Because it's been known that there's an increased risk of RSI the more that you switch between your keyboard and your mouse. So if you can use more keyboard shortcuts and use less or place less strain on your wrist and fingers by having to switch from your mouse to your keyboard, then I think that's the best reason. I mean, sure, productivity and feeling like a wizard those are cool reasons, but your health is really the only important reason. I just realized I used an initialism, but I didn't provide the definition for it. So for anyone that's not familiar, RSI stands for Repetitive Stress Injury.

CHRIS: It's interesting that you highlight the health aspect and RSI in particular because it's not something that I think about, but I think is definitely a benefit that I've had and what I like about modal editing and what I like about Vim. I think I tend to think about it in a different way, or it's the same idea but rotated around 180 degrees or something where my ability to do something quickly is not important in and of itself. But my ability to stay in context when I've figured out the change that I need to make that matters to me immensely.

And so what you're talking about of like being able to move quickly between files, being able to run the tests, being able to determine if the change that I made was, in fact, the correct change I care immensely about that. Because typing is not the bottleneck is a phrase that gets thrown around, and I like that phrase because it's true. It's not about just being faster at the keyboard and being an elite hacker typing all day long. The hard part is the thinking. But once I've done that, I want to get that thought out of my head and into the code as quickly as possible, as directly as possible.

And having efficient tooling and the ability to work with that tooling and move between files and run the tests and all of that is critically important to me for that reason, not because any individual change needs to be made that quickly but because once I've done the hard part of the thinking, then I want to get it out of my head and into my hands and then into the editor.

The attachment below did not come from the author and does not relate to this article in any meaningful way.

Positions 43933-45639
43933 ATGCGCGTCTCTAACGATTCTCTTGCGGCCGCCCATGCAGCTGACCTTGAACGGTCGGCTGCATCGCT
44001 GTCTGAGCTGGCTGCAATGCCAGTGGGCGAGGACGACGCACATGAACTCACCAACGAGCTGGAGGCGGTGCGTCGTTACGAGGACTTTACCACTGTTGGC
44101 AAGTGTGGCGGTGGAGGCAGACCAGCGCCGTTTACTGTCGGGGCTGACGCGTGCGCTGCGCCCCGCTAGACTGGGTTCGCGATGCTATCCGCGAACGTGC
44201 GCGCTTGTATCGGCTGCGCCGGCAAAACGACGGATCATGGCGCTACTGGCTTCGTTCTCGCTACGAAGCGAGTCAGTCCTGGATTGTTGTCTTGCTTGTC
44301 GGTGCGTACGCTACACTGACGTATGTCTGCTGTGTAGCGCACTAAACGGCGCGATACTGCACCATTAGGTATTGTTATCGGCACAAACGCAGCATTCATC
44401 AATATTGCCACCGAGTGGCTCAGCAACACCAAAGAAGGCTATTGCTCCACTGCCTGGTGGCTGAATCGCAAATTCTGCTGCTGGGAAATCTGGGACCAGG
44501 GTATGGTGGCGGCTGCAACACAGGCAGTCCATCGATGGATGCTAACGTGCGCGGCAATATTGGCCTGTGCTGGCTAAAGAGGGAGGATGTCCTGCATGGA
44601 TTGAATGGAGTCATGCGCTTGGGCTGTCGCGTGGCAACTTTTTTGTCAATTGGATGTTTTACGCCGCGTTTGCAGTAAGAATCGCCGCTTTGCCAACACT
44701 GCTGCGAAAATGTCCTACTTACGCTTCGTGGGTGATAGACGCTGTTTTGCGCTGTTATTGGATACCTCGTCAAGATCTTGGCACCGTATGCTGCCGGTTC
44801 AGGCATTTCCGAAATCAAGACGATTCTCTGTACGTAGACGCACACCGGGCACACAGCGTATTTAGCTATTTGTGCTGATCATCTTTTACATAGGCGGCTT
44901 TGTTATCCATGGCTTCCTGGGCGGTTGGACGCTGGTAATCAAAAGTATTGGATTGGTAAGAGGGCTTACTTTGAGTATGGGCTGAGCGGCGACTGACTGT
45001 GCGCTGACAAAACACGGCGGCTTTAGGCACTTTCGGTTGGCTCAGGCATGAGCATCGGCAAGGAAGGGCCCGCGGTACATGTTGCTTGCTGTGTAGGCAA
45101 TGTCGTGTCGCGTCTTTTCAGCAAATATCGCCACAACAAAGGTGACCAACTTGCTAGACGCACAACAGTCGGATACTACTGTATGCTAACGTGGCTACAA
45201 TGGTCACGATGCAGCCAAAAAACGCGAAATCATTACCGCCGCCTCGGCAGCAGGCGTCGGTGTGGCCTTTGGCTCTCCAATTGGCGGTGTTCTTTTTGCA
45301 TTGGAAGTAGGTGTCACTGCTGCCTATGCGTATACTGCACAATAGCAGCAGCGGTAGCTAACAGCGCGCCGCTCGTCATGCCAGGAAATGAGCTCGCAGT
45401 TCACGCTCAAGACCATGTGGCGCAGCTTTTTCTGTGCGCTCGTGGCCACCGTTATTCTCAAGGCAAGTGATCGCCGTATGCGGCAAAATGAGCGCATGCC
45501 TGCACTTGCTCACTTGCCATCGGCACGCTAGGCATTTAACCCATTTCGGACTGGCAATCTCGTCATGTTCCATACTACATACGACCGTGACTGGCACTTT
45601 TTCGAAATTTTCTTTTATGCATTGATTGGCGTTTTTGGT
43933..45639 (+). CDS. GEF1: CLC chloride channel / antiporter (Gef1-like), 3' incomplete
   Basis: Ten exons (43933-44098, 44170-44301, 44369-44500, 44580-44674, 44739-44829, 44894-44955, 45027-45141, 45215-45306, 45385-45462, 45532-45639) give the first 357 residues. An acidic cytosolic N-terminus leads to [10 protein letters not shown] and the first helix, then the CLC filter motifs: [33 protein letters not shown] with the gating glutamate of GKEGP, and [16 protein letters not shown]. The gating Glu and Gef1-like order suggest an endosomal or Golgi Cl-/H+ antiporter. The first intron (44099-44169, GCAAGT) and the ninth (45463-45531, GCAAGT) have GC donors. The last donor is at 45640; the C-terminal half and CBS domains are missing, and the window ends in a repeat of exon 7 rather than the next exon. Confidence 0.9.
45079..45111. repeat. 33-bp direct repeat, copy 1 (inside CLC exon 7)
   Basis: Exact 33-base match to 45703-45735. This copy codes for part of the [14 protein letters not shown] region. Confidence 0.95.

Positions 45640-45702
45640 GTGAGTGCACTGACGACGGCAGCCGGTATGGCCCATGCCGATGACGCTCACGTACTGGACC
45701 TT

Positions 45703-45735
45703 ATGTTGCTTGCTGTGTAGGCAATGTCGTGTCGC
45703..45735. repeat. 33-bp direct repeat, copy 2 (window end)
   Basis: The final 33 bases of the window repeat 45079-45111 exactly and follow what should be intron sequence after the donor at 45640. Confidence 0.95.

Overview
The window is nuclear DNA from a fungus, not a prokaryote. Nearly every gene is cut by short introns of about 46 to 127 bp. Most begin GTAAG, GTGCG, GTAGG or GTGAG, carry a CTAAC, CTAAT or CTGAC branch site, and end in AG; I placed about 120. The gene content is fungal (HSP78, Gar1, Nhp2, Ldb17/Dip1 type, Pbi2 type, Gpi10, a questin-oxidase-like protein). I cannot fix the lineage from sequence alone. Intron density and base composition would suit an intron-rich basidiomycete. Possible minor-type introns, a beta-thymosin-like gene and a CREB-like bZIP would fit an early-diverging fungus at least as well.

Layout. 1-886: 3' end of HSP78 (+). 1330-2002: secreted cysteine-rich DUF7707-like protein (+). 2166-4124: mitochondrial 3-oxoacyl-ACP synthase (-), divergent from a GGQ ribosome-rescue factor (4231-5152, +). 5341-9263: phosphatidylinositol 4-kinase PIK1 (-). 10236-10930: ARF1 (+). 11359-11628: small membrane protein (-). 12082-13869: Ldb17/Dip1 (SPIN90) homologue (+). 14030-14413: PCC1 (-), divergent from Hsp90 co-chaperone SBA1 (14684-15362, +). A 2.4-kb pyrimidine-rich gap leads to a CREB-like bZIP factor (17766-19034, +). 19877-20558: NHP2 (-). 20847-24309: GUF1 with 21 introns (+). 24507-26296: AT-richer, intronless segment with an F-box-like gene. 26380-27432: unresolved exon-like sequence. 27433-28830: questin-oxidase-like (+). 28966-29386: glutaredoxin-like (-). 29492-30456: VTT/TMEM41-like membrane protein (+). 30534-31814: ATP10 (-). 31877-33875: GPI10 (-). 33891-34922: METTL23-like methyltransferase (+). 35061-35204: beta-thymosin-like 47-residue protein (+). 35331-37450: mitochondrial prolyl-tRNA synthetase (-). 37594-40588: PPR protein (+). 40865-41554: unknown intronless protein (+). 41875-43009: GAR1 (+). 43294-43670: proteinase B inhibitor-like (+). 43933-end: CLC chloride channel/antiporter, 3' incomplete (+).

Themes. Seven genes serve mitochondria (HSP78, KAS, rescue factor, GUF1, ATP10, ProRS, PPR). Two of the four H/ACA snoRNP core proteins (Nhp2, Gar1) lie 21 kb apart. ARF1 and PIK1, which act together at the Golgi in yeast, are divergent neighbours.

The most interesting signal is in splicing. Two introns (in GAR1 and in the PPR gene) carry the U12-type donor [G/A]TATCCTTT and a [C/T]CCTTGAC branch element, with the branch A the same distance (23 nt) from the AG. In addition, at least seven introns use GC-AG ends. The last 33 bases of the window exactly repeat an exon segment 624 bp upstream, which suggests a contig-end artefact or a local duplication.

So now I think I've completely contradicted myself, or I've just slowly moved around this question of like, I don't think you should. Well, maybe you should, you should definitely is, I think, the three different stances that I've taken. But I do kind of believe that that should be something that changes over time in your career. So maybe I've been consistent if you give me that lens.

STEPH: That's what's fun about these listener questions. They take us on journeys, and I love that answer. I love that it's more about the staying in context that then helps you feel so productive. It's not just a productivity goal that you're looking for. But it is more for your context that that way, if you know there's a change that you want to make and you don't feel held up by all these other little things that are then preventing you from getting whatever it is you're excited to get done, getting it done.

But speaking of shortcuts, there is one that I just learned recently that's probably a pretty common one, but I haven't used it. I happened to stumble upon it. So if you're in your browser, you can open up a new tab, Command+T; I'm on a Mac. So you can do Command+T and open a new tab.

But there have been many times where I've accidentally closed a tab, or I've had a couple open, and I clicked the little close on the wrong one, and I'm like, no. And then I have to figure out where I was or go back to my history. But there's a shortcut for that, and it is Command+Shift+T, and that will reopen the tab that you accidentally closed. Didn't know that, learned that today. I'm going to lock that one away because that should be helpful.

CHRIS: The best way to lock it away is to explain it to others. So now that you've done that, this one's yours forever. Whereas everyone else hearing it, you got to try it a few times before it'll be yours forever, but, Steph, you're good now.

STEPH: Or spin up your own podcast and then share your keyboard shortcuts so that you can lock it away. [laughs]

CHRIS: I've observed that to be the easiest way to instill any learnings deeply within my brain.

STEPH: On that note, shall we wrap up?

CHRIS: Let's wrap up. The show notes for this episode can be found at bikeshed.fm.

STEPH: This show is produced and edited by Mandy Moore.

CHRIS: If you enjoyed listening, one really easy way to support the show is to leave us a quick rating or even a review on iTunes, as it really helps other folks find the show.

STEPH: If you have any feedback for this or any of our other episodes, you can reach us at @_bikeshed or reach me on Twitter @SViccari.

CHRIS: And I'm @christoomey.

STEPH: Or you can reach us at hosts@bikeshed.fm via email.

CHRIS: Thanks so much for listening to The Bike Shed, and we'll see you next week.

ALL: Byeeeeeeee!!!!!